The federation operates a network of large computer nodes hosted in the United States and 17 other countries, functioning as one global data archive. ORNL, ANL and LLNL are collaborating with these partners to improve the reliability and scalability of the system, providing a smooth data replication process that ensures the broader scientific community has access to data from all ESGF sites. ORNL and ANL are hosting a dual backup of the more than 8 petabytes (and counting) of the most popular subset of ESGF data, taking advantage of the world-class computing systems operated at the labs.
Developing robust user interfaces and secure, reliable archives
The multiyear ESGF2 project has already replicated existing data and is providing the storage and computational services needed to deliver data for the user community while it builds out new infrastructure and services to augment ongoing international federation efforts. ESGF partners created a roadmap in 2020 to guide the development work of all federation partner activities.
ORNL brings substantial experience with big data centers and large-scale modeling and simulation to its leadership role in the DOE ESGF2 project. The lab is home to the Oak Ridge Leadership Computing Facility, a DOE Office of Science user facility whose Frontier exascale computing system was recently ranked as the world’s fastest, as well as the Climate Change Science Institute, which brings together data experts, modelers and experimentalists to accelerate understanding of climate change and its impacts.
“ORNL is in the unique position of knowing about big data and also knowing about climate and serving as host to very large data centers and the interfaces that make that information easily accessible by scientists around the world, and we are excited to be adding new resources to ESGF,” Hoffman said.
The Argonne Leadership Computing Facility, a DOE Office of Science user facility, lends its unique capabilities, as well as the Globus research data management system, operated for the research community by the University of Chicago, to the federation. Globus services will be used in the ESGF2 deployment for authentication and for data indexing, access and replication.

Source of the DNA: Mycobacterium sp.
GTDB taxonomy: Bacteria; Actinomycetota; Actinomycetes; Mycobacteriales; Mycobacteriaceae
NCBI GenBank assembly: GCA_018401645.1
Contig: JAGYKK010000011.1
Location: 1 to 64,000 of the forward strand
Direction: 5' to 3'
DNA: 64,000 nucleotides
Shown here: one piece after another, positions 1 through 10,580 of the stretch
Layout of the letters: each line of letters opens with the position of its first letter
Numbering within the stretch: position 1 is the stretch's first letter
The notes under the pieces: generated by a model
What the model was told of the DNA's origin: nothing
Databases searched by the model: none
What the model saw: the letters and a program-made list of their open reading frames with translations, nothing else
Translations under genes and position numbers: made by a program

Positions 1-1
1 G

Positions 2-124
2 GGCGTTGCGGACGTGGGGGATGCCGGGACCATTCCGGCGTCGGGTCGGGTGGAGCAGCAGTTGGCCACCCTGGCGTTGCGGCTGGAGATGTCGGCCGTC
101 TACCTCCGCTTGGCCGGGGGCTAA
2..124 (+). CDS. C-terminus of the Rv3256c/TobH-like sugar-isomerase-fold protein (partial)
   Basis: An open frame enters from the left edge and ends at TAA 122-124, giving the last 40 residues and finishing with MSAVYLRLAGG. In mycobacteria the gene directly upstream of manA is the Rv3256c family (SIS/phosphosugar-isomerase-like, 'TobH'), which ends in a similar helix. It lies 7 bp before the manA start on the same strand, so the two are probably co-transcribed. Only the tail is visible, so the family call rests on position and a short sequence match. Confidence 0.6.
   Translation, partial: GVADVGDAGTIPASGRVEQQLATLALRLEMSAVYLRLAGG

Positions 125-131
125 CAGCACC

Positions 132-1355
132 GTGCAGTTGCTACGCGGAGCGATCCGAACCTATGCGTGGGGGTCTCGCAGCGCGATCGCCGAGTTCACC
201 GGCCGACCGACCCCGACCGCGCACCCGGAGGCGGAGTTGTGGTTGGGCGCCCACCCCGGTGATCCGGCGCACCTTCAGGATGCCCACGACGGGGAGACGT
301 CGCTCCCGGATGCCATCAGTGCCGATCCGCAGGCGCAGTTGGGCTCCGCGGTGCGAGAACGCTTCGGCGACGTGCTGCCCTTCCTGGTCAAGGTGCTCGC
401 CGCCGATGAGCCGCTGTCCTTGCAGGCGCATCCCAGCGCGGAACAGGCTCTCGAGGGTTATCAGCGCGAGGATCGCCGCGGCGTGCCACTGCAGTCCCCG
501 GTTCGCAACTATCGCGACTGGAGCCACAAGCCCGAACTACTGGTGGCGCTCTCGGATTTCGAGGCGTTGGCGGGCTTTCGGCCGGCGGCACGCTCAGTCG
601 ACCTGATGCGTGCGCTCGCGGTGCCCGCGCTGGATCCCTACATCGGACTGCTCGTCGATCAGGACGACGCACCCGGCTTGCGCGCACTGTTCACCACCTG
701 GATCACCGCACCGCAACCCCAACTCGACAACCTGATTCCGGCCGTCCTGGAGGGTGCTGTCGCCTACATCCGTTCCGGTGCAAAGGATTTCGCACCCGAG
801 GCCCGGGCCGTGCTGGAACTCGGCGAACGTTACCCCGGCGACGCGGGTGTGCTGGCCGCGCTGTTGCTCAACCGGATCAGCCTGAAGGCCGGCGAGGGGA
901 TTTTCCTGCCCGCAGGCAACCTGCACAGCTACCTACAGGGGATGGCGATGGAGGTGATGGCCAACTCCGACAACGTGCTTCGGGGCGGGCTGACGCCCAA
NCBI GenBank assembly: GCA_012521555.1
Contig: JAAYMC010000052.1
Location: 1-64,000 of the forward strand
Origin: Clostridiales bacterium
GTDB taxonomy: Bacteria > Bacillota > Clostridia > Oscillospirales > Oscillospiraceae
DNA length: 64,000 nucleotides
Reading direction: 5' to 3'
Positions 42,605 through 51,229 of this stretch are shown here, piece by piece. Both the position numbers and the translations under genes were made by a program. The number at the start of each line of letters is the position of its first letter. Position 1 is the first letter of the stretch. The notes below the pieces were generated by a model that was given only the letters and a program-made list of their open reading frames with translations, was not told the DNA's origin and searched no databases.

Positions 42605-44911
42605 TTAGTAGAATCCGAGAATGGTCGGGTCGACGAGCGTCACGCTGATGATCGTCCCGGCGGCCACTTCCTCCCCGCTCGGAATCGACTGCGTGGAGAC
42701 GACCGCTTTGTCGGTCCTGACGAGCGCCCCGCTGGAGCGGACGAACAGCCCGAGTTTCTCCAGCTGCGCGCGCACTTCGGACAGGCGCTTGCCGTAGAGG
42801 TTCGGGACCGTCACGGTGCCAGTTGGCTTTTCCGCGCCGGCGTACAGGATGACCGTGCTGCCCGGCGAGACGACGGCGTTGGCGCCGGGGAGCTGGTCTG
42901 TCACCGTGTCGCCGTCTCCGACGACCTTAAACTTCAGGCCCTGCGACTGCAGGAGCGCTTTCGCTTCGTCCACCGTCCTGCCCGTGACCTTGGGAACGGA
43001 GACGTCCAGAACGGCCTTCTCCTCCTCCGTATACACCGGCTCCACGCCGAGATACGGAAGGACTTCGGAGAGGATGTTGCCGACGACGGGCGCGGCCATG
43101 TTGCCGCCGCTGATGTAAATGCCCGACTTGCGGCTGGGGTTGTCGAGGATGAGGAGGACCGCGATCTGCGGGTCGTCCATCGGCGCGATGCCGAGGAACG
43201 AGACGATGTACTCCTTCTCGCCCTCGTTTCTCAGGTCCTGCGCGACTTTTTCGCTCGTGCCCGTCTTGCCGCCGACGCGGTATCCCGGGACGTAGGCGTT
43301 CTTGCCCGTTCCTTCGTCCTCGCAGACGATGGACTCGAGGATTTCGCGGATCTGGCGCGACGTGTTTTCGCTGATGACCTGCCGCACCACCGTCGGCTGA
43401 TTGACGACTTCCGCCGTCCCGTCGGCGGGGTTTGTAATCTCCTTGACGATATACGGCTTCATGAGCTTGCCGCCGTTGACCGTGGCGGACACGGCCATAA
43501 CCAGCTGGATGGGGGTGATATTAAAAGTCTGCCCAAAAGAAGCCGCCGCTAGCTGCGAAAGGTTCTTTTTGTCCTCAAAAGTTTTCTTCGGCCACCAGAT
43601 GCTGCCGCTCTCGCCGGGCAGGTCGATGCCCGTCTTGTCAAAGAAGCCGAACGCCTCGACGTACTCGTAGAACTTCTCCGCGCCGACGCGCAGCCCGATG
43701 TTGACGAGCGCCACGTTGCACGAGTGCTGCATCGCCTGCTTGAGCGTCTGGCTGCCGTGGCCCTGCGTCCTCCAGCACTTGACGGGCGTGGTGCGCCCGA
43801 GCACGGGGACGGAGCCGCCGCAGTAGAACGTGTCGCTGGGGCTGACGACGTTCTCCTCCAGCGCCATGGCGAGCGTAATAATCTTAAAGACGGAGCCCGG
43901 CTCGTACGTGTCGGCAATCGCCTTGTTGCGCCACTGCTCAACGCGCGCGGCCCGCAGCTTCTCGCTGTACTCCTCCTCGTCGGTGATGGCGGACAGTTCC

“The terabytes and petabytes generated by the climate models of today require new approaches to data management and analysis,” said Ian Foster, ANL lead for the project. “We will enable not only faster download of data subsets, but also previously infeasible data analyses on ANL and ORNL supercomputers.”
LLNL also brings a wealth of high-performance computing, a long history of leadership in model intercomparison community activities through its Program for Climate Model Diagnosis and Intercomparison and experience in leading U.S. development of ESGF.
“The upgrades will make it easier and faster for users to access the data that can help us better understand what climate will look like in the future,” said Sasha Ames, LLNL lead for ESGF2.
The ESGF2 project is sponsored by the Biological and Environmental Research program within DOE’s Office of Science. ESGF is co-funded by DOE, the National Aeronautics and Space Administration, the National Oceanic and Atmospheric Administration and the National Science Foundation in the U.S., by the Infrastructure for the European Network for Earth System Modelling in Europe and by numerous international research institutions and academic partners.
UT-Battelle manages ORNL for the Department of Energy’s Office of Science, the single largest supporter of basic research in the physical sciences in the United States. The Office of Science is working to address some of the most pressing challenges of our time. For more information, please visit energy.gov/science. — Stephanie Seay
This story has been updated with additional detail.